Working in an AI start-up can sometimes be an uphill challenge, but hopefully less so for someone who has climbed Mount Fuji…
Can you describe your day-to-day role for us?
“I’m a Data Analyst in the Machine Learning team. My role comprises a variety of different functions. I look after the prototyping of new product features, to ensure they are implemented properly and work as expected. I’m also in charge of QA, which is not Questions and Answers as I originally thought (LOL!), but Quality Assurance – looking at the profile of a typical user and ensuring the product responds in the way the user expects it to. It’s also my job to support the customers who are using our Automated Machine Learning and guide them through the early stages of using the product. Finally, I also help in pre-sales, to explain the product to prospects. Throughout, I liaise with the developers to highlight areas for attention and help them to understand where any issues might be. I am continually learning, which is an aspect I love about my job.”
What would you say are the main challenges of your role?
“I would say it’s presenting the product to prospects. I’m not a salesperson so I don’t have the sales talk necessarily, but I still have to convince them. This is a big responsibility for me and can be quite challenging. It’s an area I want to work on.”
What did you do before working at PredicSis?
“I studied Pure Maths for 4 years, then prepared and passed the very competitive entrance examination to enter the teaching profession at a high level. From there I taught in secondary schools for a few years, an experience that taught me how to help people understand complex ideas, a skill I use a lot in my work today. After a further year of study, focused on mathematic modelling, I secured a role in Orange. I was motivated to get deeper into the research side of things so while at Orange I did a PhD in Machine Learning, specifically Natural Language Processing for text. When I subsequently became aware of PredicSis doing Automated Learning and Predictive Analytics, I felt I had to apply, and I’m happy to say I’ve never looked back.”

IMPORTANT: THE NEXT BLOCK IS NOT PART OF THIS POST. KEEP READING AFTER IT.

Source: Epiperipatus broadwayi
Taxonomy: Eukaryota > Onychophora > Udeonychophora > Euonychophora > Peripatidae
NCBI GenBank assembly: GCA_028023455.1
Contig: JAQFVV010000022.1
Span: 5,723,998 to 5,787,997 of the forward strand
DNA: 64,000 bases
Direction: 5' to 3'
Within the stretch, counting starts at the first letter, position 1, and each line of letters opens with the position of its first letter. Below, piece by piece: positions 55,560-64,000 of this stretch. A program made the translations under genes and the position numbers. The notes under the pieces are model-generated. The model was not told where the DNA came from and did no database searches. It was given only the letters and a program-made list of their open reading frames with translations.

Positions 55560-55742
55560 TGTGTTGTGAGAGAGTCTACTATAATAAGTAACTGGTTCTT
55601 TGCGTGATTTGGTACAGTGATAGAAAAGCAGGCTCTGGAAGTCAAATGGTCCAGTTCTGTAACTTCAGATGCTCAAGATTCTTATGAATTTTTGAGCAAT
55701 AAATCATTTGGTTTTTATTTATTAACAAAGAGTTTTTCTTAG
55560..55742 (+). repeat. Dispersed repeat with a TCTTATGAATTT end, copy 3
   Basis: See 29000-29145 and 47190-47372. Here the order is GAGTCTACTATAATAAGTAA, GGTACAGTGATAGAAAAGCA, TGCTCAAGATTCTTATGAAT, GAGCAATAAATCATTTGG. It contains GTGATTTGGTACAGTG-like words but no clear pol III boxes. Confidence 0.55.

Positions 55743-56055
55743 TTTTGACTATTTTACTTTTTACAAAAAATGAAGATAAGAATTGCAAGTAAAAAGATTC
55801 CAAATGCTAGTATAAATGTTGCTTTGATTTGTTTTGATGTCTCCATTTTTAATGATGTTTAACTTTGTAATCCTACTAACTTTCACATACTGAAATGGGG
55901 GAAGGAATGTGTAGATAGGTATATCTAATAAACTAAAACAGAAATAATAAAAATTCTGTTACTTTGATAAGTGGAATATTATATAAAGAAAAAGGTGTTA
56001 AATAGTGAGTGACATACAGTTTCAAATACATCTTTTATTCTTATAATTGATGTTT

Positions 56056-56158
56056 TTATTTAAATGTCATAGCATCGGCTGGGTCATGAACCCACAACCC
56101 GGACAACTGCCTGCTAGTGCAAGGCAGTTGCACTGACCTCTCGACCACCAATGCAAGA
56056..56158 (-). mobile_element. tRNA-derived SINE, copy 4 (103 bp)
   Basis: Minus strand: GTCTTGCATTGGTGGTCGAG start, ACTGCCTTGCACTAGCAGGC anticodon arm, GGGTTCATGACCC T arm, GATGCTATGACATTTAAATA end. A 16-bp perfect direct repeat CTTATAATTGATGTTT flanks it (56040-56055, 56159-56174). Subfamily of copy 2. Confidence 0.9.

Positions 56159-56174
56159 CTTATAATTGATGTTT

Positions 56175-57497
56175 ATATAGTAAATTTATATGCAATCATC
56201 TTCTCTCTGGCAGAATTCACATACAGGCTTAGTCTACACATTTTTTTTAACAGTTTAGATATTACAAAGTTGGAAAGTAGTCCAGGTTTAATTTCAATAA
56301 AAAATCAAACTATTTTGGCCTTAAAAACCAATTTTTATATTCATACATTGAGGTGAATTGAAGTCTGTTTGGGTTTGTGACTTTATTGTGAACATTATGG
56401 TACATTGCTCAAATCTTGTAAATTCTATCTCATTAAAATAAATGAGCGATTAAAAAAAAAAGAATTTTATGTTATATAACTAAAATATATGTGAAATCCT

What do you do in your free time (presuming you have some!)?
“I have two daughters, 3 and 10, who take up a lot of my time. It’s always difficult to find time to do sport so I bought myself an electric bike that I use to come to work on, to ensure I get to do some exercise every day (it only helps on the uphill bits!).”
Is there anything that the company doesn’t know about you?
“They may not know that when I was living in Tokyo, I and my family decided to climb Mount Fuji. It’s a common pilgrimage for the Japanese, who are expected to climb it once during their lives. So we donned our tennis shoes and started walking! We very quickly saw that the locals were taking it far more seriously – they had all the right gear, and some even wore oxygen tanks! We simply climbed slowly and efficiently and we made it to the top, in around 4 hours. We were very proud of ourselves. We hadn’t thought about getting back down and it turned out to be a lot tougher than the ascent, due to the small rocks and stones and the fact our legs were extremely tired. When the bus dropped us off later we could hardly walk the 100 metres to our accommodation! So I don’t just tell people that I climbed Mount Fuji – I tell them I also climbed back down!”